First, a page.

Our Testing the Limits “reunion tour” rolls on this month with Michael Bolton, back for another lively session of Q&A. Michael is best known as the founder of DevelopSense, his Toronto-based testing consulting firm, and as a leading figure in Rapid Testing and the Context-Driven school of testing. In short, he’s one of the industry’s most highly regarded writers, speakers and teachers – and it’s a real pleasure to have him back. For more on Michael, be sure to check out his website, blog or follow him on Twitter.
In part I of our healthy two-part interview, we get his thoughts on test cases not being related to testing; the sub-par debate skills of testers; the quality chain of command; objections to Rapid Testing and much more. Be sure to check back tomorrow for Part II. Enjoy!
uTest: It’s been almost two years since our last interview. Where does the time go? We’ve followed you pretty closely during that time (on Twitter, don’t worry), but for those who haven’t, what have they missed? New publications? New courses? New ideas on testing? What’s new with Michael Bolton?
MB: I’ve been traveling like crazy this year, and I’m booked pretty heavily through the end of the year. I’m beginning to set up my schedule for next year—so if people would like to schedule an in-house class, now is a great time to ask. For new publications How to Reduce the Cost of Testing, a new book edited by Matt Heusser and Govind Kulkarni, has just been released. I’m pleased to say that I’ve got a chapter in there, with a number of other members of our community.
I don’t specialize in new ideas in testing so much, but rather in refining and reframing ideas we’ve had for years in more specific and, I hope, more useful ways. The other thing that I love to do is to bring ideas from elsewhere into testing. Currently I’m fascinated by the work of Harry Collins, who studies the sociology of science and the ways in which people develop knowledge and skill. Tacit and Explicit Knowledge is his most recent book; The Shape of Actions is older. I’m most interested in the idea of repair, which is Collins’ notion for the ways in which people fix up information as they prepare to send it, or as they receive and interpret it.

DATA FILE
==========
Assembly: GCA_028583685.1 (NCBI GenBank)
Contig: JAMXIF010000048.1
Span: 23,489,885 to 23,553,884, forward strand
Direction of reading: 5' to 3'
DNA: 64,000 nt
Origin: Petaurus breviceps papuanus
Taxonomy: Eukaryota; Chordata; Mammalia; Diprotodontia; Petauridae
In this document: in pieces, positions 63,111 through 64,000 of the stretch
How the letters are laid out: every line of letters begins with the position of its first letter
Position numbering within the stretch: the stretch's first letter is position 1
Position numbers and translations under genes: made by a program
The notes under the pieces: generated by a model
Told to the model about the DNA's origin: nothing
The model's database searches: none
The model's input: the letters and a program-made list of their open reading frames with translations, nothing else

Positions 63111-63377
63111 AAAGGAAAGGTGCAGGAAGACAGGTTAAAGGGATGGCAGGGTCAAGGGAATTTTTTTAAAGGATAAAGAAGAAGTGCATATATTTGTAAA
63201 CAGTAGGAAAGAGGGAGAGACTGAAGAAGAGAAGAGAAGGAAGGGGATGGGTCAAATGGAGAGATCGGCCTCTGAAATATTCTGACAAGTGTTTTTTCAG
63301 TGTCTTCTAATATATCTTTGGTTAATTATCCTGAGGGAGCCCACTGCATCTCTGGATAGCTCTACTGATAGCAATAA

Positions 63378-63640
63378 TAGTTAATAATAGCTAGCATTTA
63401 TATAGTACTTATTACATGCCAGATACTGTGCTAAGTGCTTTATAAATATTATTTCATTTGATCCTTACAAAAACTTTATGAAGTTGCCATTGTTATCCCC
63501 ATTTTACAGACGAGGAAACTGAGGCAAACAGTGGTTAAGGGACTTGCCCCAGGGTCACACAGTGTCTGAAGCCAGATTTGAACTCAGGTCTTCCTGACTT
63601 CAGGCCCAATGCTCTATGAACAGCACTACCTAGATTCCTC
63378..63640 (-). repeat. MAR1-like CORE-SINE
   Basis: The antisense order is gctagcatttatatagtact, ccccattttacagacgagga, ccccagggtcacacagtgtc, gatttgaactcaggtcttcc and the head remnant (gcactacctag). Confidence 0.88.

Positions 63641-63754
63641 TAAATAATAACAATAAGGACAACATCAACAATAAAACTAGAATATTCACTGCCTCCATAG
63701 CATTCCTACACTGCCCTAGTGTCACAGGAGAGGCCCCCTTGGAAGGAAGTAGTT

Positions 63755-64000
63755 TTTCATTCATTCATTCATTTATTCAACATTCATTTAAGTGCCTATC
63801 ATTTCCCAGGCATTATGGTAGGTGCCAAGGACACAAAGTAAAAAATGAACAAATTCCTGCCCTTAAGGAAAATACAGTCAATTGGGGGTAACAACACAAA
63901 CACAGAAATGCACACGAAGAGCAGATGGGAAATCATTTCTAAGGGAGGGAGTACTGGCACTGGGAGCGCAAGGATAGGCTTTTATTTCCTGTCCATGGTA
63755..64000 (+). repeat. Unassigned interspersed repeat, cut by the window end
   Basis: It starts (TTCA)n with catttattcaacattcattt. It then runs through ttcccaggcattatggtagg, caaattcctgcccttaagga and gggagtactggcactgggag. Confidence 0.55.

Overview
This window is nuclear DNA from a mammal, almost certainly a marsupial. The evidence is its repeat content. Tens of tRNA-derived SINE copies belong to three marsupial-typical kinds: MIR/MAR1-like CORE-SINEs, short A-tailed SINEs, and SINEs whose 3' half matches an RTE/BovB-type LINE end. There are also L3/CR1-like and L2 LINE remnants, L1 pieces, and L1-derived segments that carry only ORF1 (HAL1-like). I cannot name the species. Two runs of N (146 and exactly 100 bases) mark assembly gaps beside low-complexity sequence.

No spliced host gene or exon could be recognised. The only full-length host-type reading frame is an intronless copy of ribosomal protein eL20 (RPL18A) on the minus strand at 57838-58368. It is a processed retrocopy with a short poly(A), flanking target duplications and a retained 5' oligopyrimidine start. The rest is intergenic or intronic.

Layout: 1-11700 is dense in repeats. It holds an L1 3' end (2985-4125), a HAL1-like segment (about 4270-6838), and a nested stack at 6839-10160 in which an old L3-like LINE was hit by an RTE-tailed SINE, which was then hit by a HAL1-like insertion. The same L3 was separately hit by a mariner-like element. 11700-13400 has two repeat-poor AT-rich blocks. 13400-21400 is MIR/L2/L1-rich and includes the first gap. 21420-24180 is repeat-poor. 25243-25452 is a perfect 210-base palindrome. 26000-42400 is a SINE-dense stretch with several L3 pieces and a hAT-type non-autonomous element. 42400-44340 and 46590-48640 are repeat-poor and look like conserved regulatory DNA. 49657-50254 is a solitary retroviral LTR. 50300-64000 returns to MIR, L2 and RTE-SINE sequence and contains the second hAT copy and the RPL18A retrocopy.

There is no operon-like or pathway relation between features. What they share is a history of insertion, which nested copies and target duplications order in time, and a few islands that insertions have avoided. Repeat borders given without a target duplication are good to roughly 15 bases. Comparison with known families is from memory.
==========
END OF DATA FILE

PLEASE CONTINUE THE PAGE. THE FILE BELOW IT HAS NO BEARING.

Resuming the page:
As an example, I’m 5’ 8” tall. If I ask you how tall I am in centimeters (and provide you with the ratio of 2.54 centimeters to the inch), you’ll probably do a little math in your head to translate 5’ 8” into 68 inches. If you do that, it’s because you have tacit knowledge that a foot is 12 inches, and it’s quicker to do five times 12 in your head and add eight than to work it out on the calculator. Then you’ll report that I’m 173 centimeters (or 172), rather than what the calculator tells you: 172.72. If you round the answer up or down to a whole centimeter, it’s because you have tacit knowledge that the extra precision is useless when my height changes more than that with every breath. The calculator doesn’t know that, but people often fix up the interaction with the tool, applying that kind of tacit knowledge without noticing that they’re doing it. Collins argues that we give calculators and computers and machines more credit than they deserve when we ascribe intelligence or knowledge to them, even when we do it casually or informally.
My latest hobby horse is definitely not new, but I’d like to have a go at it anyway. I’d like to skewer the idea of the test case having any serious relationship to testing. Test cases are typically examples of what the product should do. That’s important; we often need examples to help explicate requirements and desires. But examples are not tests, so I’d like to call those artifacts example cases or examples rather than test cases. They’re confirmatory, not exploratory; checks, not tests. Brian Marick has written a lot about examples; Matt Heusser has too; so has Gojko Adzic. James Bach has been railing about test cases for a long time. Often test cases are overly elaborate, expensive to prepare and maintain. They’d be even more expensive if testers didn’t repair them on the fly, inserting subtle variations making observations that the test case doesn’t specify. Just as Collins suggests about machines, test cases get more credit than they deserve. As Pradeep Soundarajan would say, the test case doesn’t find the bug. The tester finds the bug, and the test case has a role in that. Now: the development of checks and the interpretation of checks—those things require all kinds of sapience and skill.
A test, to me, is an investigation, not a bit of input and output for a function. Yet people tend to think of testing in terms of test cases. Even worse, people count test cases; and even worse than that, they count passing and failing test cases to measure the completeness of project work or testing work. It’s like evaluating the quality of a newspaper by counting the number of stories in it without reference to the content, the quality of the writing, the quality of the investigation, the relevance of the report, whether a given article contains one story or a dozen, and so forth. Counting stories would be a ludicrous way of measuring either the quality of the newspaper or the state of the world. Yet, it seems to me, many development and testing organizations try to observe and evaluate testing in this completely shallow and ridiculous way. They do that because seem to think about things in terms of units of production. Learning, discoveries, threats to value, management responses… none of these things are widgets. They not things, either, for that matter.
uTest: In a recent blog post, you wrote about the inability of some testers to properly frame tests, mainly because they haven’t been asked to. Generally speaking, what other qualities or skills do you find testers to be lacking in?